To view video footage of previous Maker Faire UK 2014, see:

About Maker Faire: Part science fair, part county fair, and part something entirely new, Maker Faire is an all-ages gathering of tech enthusiasts, crafters, educators, tinkerers, hobbyists, engineers, science clubs, authors, artists, students, and commercial exhibitors. All of these “makers” come to Maker Faire to show what they have made and to share what they have learned. The original Maker Faire event was founded by the editors of MAKE magazine and held in San Mateo, CA. In 2013, Maker Faire Bay Area celebrated its eighth annual show with some 900 makers and 120,000 people in attendance. World Maker Faire New York, the other flagship event, has grown in three years to 500+ makers and 55,000 attendees. Detroit, Kansas City, Newcastle (UK), Oslo, Shenzhen, Rome, and Tokyo are the home of “featured” 2014 Maker Faires (200+ makers). Additionally, 100+ community-driven, independently organized “Mini” Maker Faires will be produced around the world in 2015.

Maker Faire is primarily designed to be forward-looking, showcasing makers who are exploring new forms and new technologies. But it’s not just for the novel in technical fields; Maker Faire features innovation and experimentation across the spectrum of science, engineering, art, performance and craft.

Maker Faire is a gathering of fascinating, curious people who enjoy learning and who love sharing what they can do. It’s a venue for makers to show examples of their work and interact with others about it. Many makers say they have no other place to share what they do. DIY (Do-It-Yourself) is often invisible in our communities, taking place in shops, garages and on kitchen tables. It’s typically out of the spotlight of traditional art or science or craft events. Maker Faire makes visible these projects and ideas that we don’t encounter every day.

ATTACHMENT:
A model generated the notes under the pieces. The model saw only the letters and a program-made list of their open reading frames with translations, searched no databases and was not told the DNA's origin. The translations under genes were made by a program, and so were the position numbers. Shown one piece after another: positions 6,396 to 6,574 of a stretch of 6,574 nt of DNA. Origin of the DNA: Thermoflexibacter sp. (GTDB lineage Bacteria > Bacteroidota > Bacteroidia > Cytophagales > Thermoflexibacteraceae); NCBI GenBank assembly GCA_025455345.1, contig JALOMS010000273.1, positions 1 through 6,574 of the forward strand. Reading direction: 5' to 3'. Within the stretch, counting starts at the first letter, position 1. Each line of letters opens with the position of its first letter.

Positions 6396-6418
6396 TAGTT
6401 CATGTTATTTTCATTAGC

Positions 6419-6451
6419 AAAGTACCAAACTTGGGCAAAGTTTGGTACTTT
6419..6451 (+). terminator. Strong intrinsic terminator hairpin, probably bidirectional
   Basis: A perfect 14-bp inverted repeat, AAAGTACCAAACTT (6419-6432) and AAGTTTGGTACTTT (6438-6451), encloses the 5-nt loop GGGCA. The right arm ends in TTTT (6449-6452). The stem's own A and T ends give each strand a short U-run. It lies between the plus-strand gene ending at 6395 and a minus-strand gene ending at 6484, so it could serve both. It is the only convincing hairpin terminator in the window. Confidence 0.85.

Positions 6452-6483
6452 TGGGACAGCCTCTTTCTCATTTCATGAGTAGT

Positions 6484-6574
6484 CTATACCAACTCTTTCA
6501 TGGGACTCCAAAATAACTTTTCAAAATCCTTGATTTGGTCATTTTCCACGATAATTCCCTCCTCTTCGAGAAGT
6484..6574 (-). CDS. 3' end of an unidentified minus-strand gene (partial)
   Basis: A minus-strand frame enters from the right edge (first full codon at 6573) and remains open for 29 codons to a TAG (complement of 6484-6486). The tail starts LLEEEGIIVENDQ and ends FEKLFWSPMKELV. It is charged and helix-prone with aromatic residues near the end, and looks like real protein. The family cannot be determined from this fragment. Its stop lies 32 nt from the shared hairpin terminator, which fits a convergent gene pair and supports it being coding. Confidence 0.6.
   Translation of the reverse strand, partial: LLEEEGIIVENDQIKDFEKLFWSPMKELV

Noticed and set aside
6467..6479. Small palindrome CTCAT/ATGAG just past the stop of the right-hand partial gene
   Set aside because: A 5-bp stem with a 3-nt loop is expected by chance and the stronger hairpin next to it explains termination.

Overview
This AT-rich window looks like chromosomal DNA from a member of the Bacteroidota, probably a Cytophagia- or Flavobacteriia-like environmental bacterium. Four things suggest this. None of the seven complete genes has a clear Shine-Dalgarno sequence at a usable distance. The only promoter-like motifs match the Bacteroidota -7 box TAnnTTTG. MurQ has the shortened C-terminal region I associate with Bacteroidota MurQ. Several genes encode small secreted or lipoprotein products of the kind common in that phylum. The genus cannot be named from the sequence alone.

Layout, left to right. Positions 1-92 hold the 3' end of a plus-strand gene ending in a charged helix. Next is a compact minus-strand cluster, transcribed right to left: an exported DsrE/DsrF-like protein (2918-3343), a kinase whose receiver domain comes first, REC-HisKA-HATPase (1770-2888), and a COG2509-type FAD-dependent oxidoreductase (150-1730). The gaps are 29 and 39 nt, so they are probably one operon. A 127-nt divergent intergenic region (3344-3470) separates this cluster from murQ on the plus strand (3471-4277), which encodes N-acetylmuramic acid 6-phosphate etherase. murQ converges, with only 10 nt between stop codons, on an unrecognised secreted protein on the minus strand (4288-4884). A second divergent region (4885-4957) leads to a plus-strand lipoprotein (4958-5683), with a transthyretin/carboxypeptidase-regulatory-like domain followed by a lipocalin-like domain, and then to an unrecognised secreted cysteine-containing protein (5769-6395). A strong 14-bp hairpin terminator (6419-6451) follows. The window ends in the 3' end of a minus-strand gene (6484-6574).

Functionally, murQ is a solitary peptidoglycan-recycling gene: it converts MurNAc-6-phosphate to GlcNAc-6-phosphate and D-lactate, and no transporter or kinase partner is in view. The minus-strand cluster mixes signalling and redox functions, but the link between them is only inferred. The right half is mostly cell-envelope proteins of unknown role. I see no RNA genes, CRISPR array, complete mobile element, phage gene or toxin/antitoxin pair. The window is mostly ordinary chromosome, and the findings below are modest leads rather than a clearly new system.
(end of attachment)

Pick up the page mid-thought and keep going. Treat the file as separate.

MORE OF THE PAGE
Maker Faire is brought to you by Maker Media. Maker Media publishes MAKE magazine, produces Maker Faire, and offers DIY electronics, tools, kits, and books through its online and pop-up Maker Shed stores.

The Reece Foundation: The Reece Foundation was set up by engineer and businessman Dr Alan Reece to promote manufacturing and support education relating to engineering, maths and physics.

Dr Reece’s name became synonymous with engineering across the UK after he developed a technique of burying subsea cables, which was widely adopted in the growth of the North Sea oil and gas business. He had earlier trained as an apprentice engineer at the Vickers-Armstrong works before going on to become a lecturer at Newcastle University, where he worked for almost 30 years. But after inventing the deep sea plough to bury pipelines, he set up Soil Machine Dynamics (SMD) to deliver the project and later went on to acquire Pearson Engineering, which focused on the military market, and latterly Velocity Road Patching.

MediaTek Labs: MediaTek Labs is a global ecosystem initiative that supports device creation, application development and services based around MediaTek offerings. MediaTek Labs builds on MediaTek’s proven track record in delivering industry-leading reference designs for its system-on-chip (SoC) solutions: designs that offer the shortest time to market for our extensive customer and partner base. The Labs portal is the central hub for developer offerings, including software development kits (SDKs), hardware development kits (HDKs), and technical documentation, as well as technical and business support. Join the growing and thriving online community of device makers, application developers and partners at

This was posted in Bdaily's Members' News section by Nicola McIntosh .

Enjoy the read? Get Bdaily delivered.

Sign up to receive our popular North East morning email for free.

* Occasional offers & updates from selected Bdaily partners

Our Partners

Top Ten Most Read